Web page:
Gay marriage vote: Presbyterian Church disappointed at result

Norman Hamilton said the Presbyterian Church was 'deeply disappointed and saddened'
Norman Hamilton said the Presbyterian Church was 'deeply disappointed and saddened'

The Presbyterian Church in Ireland has told of its disappointment at the result of the marriage referendum in the Republic.

In a statement, Norman Hamilton, convener of the Church’s Council for Church in Society, said: “We are deeply disappointed and saddened that the Constitution will no longer reflect the historic – and Christian – view of marriage that it is exclusively between one man and one woman; the position the Presbyterian Church in Ireland upholds and maintains.

“The issue before voters was an intensely emotive one and to express the historic view of marriage during the referendum campaign often brought hostility and rejection. We hope that those who continue to uphold this view will not be marginalised or demeaned. We would also encourage all Christians to love their neighbours – as the Bible calls us to do – particularly those with whom we might disagree and if demeaned, to turn the other cheek, for Jesus’ sake.”

Dr Hamilton said “while the result is a significant change for Irish society” the Presbyterian Church “will continue to reach out to all people, whatever their situation, as all are equally welcome”.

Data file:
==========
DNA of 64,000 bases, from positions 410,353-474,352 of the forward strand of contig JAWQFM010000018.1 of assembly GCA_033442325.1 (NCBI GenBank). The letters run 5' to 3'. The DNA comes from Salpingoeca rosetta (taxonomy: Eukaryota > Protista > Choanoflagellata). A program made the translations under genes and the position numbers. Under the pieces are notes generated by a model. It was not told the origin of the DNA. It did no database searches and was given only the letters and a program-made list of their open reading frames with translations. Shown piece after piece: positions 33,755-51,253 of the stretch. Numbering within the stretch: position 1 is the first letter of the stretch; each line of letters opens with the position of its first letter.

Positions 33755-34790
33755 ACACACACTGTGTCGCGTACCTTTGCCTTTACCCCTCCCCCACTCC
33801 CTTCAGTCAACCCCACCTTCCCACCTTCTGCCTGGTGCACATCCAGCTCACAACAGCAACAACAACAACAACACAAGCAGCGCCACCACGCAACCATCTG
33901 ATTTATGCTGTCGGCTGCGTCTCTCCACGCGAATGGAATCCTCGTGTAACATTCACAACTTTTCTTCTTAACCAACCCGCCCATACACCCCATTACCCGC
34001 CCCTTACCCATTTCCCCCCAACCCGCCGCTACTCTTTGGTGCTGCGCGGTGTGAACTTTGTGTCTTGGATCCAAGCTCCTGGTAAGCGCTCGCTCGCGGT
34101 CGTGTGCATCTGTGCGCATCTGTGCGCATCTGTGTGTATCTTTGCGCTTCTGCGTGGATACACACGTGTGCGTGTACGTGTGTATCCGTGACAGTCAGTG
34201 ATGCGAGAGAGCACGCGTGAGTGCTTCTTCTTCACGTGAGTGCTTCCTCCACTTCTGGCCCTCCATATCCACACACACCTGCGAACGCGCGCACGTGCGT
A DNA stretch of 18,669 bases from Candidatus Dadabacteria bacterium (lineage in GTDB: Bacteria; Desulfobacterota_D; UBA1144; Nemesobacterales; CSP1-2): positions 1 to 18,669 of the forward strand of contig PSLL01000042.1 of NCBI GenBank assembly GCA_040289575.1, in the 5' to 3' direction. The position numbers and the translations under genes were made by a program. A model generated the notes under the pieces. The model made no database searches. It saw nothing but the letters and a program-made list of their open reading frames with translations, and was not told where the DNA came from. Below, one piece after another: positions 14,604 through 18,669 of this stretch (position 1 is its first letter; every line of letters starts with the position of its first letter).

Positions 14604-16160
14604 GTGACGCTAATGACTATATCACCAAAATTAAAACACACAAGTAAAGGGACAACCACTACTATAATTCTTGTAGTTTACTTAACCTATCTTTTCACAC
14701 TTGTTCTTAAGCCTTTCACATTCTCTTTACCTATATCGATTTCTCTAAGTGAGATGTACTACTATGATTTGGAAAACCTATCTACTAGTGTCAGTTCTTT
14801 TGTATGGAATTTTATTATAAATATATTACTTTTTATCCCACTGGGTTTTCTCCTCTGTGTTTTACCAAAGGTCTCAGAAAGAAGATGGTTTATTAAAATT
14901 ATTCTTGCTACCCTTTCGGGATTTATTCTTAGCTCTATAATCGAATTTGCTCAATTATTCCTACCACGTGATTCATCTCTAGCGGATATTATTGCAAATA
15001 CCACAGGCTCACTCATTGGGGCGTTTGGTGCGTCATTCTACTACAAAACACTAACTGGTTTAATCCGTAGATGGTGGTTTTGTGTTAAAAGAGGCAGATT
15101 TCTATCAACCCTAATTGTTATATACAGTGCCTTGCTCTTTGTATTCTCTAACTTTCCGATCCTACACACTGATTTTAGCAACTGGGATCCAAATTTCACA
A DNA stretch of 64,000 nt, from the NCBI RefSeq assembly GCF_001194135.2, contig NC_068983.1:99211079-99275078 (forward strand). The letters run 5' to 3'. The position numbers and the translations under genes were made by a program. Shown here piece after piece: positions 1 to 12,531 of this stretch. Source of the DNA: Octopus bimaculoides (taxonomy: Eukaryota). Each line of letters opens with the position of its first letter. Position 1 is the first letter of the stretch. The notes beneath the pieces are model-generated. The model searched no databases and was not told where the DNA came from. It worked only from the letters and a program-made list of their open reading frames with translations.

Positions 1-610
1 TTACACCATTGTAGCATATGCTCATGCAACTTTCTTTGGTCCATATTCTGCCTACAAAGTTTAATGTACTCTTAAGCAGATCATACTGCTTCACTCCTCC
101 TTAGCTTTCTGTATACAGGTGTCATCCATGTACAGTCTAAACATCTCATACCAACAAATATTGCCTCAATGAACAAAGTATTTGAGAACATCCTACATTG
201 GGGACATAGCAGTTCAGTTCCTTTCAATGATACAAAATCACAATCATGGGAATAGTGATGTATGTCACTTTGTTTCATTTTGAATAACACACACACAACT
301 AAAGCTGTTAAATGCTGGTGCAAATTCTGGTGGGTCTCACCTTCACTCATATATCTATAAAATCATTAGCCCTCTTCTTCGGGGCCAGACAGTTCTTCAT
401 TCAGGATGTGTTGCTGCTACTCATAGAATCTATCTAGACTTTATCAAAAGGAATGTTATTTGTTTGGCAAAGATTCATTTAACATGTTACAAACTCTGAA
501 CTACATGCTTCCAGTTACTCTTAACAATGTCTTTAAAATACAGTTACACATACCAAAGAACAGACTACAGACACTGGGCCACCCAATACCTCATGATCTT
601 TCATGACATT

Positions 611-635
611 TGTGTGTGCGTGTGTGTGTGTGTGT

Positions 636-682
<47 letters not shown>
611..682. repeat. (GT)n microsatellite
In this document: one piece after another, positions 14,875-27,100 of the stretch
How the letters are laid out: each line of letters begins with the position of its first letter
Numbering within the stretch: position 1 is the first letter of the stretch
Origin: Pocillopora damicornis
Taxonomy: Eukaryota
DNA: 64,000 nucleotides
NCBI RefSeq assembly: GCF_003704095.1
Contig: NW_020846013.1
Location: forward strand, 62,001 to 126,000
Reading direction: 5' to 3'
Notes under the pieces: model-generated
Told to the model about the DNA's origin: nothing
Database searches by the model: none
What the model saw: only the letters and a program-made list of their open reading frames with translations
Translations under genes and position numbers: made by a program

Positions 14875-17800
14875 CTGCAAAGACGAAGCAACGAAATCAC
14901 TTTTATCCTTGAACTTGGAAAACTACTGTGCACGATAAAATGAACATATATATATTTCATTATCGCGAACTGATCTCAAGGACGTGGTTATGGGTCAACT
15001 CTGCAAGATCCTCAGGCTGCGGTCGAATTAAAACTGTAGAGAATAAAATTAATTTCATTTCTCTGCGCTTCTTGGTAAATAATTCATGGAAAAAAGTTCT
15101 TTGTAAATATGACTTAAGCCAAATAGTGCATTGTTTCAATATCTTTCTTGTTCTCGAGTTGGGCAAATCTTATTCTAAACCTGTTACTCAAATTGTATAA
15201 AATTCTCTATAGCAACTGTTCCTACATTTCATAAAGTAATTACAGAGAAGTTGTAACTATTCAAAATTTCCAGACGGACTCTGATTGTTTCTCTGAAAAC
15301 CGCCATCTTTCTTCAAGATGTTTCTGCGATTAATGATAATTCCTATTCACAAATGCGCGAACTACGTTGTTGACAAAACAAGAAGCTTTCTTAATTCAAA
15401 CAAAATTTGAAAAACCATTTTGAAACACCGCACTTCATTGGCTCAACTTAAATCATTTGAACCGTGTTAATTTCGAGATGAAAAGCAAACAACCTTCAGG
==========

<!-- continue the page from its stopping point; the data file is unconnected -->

He added: “Whilst reaffirming our understanding of marriage as exclusively between one man and one woman, we pray for wisdom for the government and urge it to consult faith groups over the coming months as it formulates the necessary subsequent legislation.”

Meanwhile, the result does not change how the Church of Ireland “defines marriage as between a man and a woman”.

In a statement the archbishops and bishops of the Church of Ireland moved to affirm “that the people of the Republic of Ireland, in deciding by referendum to alter the state’s legal definition of marriage, have of course acted fully within their rights”.

They said the church “has often existed, in history, with different views from those adopted by the state”.

“Marriage services taking place in a Church of Ireland church, or conducted by a minister of the Church of Ireland may – in compliance with church teaching, liturgy and canon law – continue to celebrate only marriage between a man and a woman,” it added.

The statement urged “a spirit of public generosity” on both sides of the debate.